The existence and the use of Trade Defence Instruments (TDIs) are controversial. In the present article, we will argue that the present set of rules has advantages and deficiencies. We will argue that a better set of rules can be worked out for an ideal world but that we are not ready for an ideal world. In the meantime, we need to work with the rules as they exist.
Even for the implementation of the existing rules, we can think of a radically different manner to proceed, for instance, by organizing the policy implementation at central level, in the WTO. Here again, we may be in dreamland for the years to come.
When we then move to the real world, we will argue that the way forward lies in increasing the quality of the work by all the authorities that implement TDI and by increasing the communication and cooperation between those authorities. This may lead to reducing trade friction caused by cases.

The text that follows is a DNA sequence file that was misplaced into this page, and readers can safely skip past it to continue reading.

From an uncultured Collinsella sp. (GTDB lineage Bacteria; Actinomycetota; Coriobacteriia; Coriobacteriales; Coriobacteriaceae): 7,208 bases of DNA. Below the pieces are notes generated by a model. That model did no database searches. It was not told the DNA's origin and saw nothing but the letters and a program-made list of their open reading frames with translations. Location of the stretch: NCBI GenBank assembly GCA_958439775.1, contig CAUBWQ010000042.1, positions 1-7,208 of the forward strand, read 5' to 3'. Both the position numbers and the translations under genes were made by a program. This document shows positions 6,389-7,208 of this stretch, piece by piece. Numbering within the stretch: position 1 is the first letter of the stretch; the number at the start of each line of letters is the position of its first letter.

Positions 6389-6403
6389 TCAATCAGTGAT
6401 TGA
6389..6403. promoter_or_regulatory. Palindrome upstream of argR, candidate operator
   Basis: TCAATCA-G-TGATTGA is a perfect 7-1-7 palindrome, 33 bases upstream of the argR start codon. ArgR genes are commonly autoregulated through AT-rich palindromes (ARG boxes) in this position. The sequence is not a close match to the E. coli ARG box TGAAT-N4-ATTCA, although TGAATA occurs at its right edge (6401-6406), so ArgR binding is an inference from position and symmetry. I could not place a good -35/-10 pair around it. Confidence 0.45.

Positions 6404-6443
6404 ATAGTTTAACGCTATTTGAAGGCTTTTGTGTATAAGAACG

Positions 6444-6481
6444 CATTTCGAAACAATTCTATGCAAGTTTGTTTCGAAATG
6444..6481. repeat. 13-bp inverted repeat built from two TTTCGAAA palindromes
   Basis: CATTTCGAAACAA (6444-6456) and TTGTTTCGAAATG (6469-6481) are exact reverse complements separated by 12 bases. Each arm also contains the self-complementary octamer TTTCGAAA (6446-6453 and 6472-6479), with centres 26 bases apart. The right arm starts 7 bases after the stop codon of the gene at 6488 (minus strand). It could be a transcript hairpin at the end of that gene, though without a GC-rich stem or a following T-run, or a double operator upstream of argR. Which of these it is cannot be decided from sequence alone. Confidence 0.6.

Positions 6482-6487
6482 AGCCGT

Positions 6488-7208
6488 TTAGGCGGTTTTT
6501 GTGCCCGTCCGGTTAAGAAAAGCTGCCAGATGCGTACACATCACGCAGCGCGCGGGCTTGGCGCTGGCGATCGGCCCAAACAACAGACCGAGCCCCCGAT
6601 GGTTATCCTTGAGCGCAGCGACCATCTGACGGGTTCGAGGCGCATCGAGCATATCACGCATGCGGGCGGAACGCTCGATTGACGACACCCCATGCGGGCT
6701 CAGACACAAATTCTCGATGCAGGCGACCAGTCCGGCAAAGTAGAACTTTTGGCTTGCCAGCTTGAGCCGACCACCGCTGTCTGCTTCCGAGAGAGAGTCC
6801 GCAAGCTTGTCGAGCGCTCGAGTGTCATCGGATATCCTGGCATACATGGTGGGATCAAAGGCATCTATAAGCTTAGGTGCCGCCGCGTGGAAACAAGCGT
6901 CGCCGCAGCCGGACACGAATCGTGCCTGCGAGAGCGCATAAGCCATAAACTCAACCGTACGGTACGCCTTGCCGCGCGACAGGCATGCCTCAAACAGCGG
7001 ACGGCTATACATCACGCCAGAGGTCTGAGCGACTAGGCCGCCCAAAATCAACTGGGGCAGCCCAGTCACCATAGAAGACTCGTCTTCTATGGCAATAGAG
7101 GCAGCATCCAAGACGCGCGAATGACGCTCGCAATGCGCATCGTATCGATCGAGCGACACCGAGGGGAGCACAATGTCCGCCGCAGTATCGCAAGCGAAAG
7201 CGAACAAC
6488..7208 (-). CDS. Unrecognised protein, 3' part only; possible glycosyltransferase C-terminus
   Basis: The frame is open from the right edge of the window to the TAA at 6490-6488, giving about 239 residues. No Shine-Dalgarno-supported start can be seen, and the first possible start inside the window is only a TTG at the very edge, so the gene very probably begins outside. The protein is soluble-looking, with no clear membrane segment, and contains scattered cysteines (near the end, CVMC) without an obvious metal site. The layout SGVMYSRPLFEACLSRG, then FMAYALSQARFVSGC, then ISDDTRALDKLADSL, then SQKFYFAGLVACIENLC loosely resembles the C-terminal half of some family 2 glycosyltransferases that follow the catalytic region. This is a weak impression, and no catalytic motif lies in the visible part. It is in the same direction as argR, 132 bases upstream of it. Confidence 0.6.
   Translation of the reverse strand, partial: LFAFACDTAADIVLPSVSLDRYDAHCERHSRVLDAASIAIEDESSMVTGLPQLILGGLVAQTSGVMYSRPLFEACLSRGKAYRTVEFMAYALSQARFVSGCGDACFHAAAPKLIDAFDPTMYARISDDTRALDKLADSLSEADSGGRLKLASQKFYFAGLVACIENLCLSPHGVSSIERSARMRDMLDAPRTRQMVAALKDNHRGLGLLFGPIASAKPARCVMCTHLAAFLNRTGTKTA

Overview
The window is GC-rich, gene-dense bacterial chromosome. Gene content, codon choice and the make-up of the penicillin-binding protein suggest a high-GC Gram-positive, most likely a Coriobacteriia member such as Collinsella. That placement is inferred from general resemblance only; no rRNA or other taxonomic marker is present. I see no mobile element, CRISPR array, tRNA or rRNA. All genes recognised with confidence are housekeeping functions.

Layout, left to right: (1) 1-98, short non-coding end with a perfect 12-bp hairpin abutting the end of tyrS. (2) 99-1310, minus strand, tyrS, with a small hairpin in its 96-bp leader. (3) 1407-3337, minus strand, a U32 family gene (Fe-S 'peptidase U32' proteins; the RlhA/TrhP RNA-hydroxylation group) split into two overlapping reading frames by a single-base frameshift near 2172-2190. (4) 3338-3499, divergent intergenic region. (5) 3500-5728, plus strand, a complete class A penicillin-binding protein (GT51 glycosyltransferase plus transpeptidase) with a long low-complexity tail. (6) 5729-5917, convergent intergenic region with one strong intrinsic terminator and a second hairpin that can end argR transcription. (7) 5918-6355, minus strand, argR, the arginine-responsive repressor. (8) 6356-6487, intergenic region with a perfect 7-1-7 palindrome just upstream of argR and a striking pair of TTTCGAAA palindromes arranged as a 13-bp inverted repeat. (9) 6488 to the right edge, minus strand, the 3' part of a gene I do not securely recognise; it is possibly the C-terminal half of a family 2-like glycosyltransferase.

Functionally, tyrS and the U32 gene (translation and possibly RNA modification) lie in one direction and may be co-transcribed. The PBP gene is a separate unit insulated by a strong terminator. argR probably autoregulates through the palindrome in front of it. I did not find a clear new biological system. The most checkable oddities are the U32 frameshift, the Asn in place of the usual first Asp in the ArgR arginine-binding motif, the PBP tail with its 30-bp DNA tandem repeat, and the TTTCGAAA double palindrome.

We will describe a major effort undertaken by the European Union to implement a quality management programme and we will discuss the possibilities for the authorities of EU's trading partners to cooperate in this effort and to benefit from it.Journal of World Trade